Haha... no. Demonics are monsters in my world (and I have received feedback that people are a bit put off with adjectives as nouns. It's just... one thing I don't change, lol). For Nate, playing music is his gateway to understanding... things. The fourth sentence is: I could have killed him.

I liked your thoughts regarding the word and matching it to harmonic - never thought of that before. More food for thought, haha!

Thanks for the response.
 

neandermagnon

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The demonic should have killed him.
Nathaniel Crowe twisted an ebony peg, forcing pressure on the violin’s bridge.
No, he thought.

Resisting the temptation to read your later posts clarifying stuff (you won't be able to do that if someone's picked up your book in a bookshop)

This is potentially interesting - I'm intrigued by "demonic" - but it needs more info/context to make it work as an opening.

I'm not familiar with violins but I am familiar with guitars and can't make sense of what you're describing here. From a physics point of view "forcing pressure" probably isn't what he's doing... in fact you can't really "force pressure" - you can increase pressure or you can apply a force. If he's tuning his violin or making some other adjustment it's better if you just say that because the way it's written is distracting and confusing. I'm trying to work out what he's doing instead of focusing on the story.

The other lines - without the context of knowing who "him" is (does this "him" refer to Nathaniel or to someone who's not been mentioned yet?) or what a "demonic" is, or whether the first line was thought/spoken by Nathaniel or someone else or if it's the narrator telling me that Nathaniel should've been killed by a demon, I don't have enough here to get me to read on. Without more context I don't know if Nathaniel is an evil bad guy messing around with violins while Rome burns or similar, or if he's a good guy who nearly got killed by a demonic and is just playing the violin to relax. Or maybe he's systematically destroying a violin for fun while other people are being attacked by demonics. I need more context to understand what's going on - once I have that, then there's a good chance I'd be interested in whatever's going on and want to read on.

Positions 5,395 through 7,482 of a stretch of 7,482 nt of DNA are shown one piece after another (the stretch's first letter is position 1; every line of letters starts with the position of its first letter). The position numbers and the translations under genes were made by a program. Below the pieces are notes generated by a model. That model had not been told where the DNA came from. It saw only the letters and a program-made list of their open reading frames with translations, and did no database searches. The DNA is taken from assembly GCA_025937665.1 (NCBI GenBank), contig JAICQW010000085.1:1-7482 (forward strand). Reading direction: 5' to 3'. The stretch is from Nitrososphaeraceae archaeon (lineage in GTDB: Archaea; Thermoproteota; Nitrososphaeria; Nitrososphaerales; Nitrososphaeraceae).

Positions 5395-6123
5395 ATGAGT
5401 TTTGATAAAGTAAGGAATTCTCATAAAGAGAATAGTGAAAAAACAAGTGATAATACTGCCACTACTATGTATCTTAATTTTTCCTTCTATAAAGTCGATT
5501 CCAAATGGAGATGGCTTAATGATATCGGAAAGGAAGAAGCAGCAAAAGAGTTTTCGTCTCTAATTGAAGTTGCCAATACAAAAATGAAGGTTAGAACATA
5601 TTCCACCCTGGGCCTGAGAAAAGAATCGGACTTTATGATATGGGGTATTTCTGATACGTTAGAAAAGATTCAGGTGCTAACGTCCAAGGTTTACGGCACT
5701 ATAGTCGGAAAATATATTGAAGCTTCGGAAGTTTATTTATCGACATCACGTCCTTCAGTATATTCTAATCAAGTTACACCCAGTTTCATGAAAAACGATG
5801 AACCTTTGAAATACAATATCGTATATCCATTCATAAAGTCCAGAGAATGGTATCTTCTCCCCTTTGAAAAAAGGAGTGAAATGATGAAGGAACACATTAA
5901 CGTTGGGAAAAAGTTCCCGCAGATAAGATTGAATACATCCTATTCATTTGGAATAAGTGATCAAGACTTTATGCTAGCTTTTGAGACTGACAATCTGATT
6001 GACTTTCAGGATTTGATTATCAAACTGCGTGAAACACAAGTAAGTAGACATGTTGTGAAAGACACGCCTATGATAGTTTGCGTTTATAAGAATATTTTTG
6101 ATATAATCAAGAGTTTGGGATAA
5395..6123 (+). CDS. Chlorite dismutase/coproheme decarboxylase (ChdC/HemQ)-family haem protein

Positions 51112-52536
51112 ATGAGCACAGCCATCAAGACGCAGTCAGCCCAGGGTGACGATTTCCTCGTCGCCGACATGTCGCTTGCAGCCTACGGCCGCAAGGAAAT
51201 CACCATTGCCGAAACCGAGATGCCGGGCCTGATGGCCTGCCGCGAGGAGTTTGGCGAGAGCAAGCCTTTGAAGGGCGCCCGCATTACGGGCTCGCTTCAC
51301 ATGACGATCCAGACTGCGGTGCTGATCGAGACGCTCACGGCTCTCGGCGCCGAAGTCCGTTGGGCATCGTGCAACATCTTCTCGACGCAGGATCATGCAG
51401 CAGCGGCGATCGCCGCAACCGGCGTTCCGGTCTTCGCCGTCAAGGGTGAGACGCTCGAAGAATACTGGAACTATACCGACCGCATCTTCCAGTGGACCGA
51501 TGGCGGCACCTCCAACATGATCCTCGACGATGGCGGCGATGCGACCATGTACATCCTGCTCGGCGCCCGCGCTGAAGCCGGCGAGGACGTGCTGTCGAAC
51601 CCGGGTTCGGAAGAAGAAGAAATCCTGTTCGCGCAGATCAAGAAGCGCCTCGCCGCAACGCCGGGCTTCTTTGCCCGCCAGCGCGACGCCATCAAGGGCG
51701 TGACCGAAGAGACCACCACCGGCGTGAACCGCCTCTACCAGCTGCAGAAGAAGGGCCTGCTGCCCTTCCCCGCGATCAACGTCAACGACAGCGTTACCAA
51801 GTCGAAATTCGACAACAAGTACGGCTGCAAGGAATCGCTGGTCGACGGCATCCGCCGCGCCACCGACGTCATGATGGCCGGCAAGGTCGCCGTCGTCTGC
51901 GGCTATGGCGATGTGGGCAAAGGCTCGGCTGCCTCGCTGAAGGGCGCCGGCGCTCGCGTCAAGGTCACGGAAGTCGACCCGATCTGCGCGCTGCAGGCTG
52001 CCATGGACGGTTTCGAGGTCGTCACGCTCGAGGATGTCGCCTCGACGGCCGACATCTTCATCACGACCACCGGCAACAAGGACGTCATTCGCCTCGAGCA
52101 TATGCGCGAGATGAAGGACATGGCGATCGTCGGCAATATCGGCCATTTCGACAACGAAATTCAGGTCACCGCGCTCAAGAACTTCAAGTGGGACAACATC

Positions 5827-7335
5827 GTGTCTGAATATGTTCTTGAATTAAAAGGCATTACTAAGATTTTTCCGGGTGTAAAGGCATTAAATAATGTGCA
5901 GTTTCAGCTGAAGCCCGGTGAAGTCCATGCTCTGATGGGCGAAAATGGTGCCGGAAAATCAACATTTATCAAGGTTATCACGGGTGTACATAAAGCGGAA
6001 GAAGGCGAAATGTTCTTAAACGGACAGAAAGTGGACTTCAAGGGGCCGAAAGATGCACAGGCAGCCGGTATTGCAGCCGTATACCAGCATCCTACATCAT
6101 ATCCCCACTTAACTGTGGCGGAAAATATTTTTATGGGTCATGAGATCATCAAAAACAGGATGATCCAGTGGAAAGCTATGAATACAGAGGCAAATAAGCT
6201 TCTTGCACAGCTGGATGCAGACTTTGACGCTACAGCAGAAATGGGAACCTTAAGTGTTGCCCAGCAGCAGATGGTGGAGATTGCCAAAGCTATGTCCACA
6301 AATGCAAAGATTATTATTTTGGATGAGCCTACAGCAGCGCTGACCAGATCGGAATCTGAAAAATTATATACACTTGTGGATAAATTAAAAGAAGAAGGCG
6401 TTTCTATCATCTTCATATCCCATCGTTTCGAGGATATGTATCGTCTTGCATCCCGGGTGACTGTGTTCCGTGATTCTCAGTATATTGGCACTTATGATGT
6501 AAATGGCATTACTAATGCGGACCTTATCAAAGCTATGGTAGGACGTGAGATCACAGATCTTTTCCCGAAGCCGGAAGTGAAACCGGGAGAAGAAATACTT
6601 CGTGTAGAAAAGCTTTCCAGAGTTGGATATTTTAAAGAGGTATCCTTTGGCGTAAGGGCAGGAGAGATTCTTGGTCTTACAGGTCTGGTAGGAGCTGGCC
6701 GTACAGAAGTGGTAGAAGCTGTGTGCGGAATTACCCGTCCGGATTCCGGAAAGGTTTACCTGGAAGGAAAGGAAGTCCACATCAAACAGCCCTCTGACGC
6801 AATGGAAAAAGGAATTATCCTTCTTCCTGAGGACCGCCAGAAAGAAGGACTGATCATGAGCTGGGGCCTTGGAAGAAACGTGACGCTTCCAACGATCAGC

I suspect that you're not starting in the right place. Remember that the reader at this point knows absolutely nothing about your character, world, etc, and we only have the words on the page.
 

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The demonic should have killed him.
Nathaniel Crowe twisted an ebony peg, forcing pressure on the violin’s bridge.
No, he thought.
I probably wouldn't read on. There are too many things thrown at me here: the thought with no attribution, demonic used as a noun, details about the violin I don't understand, I don't know if "him" is Nathaniel or someone else and who it could be, and I don't know why Nathaniel is playing the violin.

I think backing up a little and introducing concepts one by one would work better.
 

mccardey

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The demonic should have killed him.
Nathaniel Crowe twisted an ebony peg, forcing pressure on the violin’s bridge.
No, he thought.
I would read on. The voice in these sentences catches my attention - I'd want to know what was meant by the noun demonic, and I like the violin. And I know there is more to come after the last sentence.

Would read on.
 
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dickson

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“Poor bastard travels halfway across the galaxy only to end up slaughtered like a pig,” said the detective inspector.

The DI and a sergeant stood on a mudflat by the north bank of the Thames, waiting for the murder squad to turn up.

The corpse lay on its back, eight eyes gazing incuriously out of a chalky face upon a grey morning sky.

—This is a revision of an opening I posted some time ago.
 
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K Dough

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Thanks all for your feedback. I'm going to mess around with the following things:

Perhaps Make sentence one convey scene and setting. (Moving one of the later lines I had already written to this spot)

I'm going to keep the violin line, though I am going to rewrite due to some mild confusion. I'll clarify that he is tuning his instrument and state that directly.